1. Fire suppression may have reduced carbon storage in western U.S. forests
Active fire suppression since the early twentieth century has caused a widespread increase in fire-intolerant trees, smaller trees, and the density of stems growing on trees within western U.S. forests. These factors have created thicker forests and are thought to account for much of North America's carbon sink. To better quantify changes in aboveground biomass, Fellows and Goulden compare California forest inventories from the 1930s with those from the 1990s. To compare these data, interpolation measures are used that result in underestimations of stem density and biomass estimates for data from the 1930s. Nonetheless, the authors find that stem density in these conifer forests increased by 34 percent between 1930 and 1990, reflecting an increase in the number of small trees. However, aboveground carbon stocks decreased by 26 percent because large trees, which contain a disproportionate amount of carbon, experienced a net loss between the surveys. The authors conclude that twentieth-century fire suppression and the resulting increase in stand density may have decreased, rather than increased, the amount of biomass stored in western U.S. forests.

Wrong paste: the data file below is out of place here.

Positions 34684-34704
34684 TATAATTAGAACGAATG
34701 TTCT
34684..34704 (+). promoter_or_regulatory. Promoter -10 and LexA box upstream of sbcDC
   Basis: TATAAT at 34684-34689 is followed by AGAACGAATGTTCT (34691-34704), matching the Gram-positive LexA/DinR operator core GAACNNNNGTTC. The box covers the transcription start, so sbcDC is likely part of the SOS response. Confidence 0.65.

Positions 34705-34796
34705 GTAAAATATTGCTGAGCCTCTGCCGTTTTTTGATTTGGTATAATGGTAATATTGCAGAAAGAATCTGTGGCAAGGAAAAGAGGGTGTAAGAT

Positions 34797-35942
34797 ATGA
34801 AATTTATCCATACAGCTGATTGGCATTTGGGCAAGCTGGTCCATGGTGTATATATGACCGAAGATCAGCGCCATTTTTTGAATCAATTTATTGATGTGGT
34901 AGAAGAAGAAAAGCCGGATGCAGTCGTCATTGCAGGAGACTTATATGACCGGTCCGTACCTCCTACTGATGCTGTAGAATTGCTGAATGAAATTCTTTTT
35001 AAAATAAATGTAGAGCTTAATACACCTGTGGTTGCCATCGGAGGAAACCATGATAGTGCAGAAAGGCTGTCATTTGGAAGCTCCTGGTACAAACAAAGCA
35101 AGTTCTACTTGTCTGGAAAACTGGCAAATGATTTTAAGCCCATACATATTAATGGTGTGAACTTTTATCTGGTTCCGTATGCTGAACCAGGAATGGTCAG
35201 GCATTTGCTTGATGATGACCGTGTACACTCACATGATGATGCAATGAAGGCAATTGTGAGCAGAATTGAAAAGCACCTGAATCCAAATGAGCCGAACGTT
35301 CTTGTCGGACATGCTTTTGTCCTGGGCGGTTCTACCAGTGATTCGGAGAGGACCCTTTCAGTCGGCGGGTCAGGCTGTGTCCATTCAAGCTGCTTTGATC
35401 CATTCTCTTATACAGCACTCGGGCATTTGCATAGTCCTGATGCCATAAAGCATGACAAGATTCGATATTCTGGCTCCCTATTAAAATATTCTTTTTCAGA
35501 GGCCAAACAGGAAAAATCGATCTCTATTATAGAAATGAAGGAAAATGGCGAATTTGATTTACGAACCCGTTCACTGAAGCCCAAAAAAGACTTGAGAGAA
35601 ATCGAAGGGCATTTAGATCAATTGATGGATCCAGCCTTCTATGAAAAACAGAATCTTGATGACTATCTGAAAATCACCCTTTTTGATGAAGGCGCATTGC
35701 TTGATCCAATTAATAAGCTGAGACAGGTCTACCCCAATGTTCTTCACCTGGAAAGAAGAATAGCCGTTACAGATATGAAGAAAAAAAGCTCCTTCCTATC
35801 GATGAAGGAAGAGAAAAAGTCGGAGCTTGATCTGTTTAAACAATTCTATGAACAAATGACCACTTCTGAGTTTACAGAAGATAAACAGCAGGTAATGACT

Title: Has fire suppression increased the amount of carbon stored in western U.S. forests?
Authors: Aaron W. Fellows and Michael L. Goulden: Department of Earth System Science, University of California, Irvine, California, U.S.A..
Source: Geophysical Research Letters (GRL) paper 10.1029/2008GL033965, 2008; http://dx.doi.org/10.1029/2008GL033965
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On 17 August 1980, Iceland's Hekla volcano erupted, spewing a sulfur dioxide cloud into the north polar stratosphere that reached roughly 15 kilometers (9 miles) in altitude. Although satellites recorded
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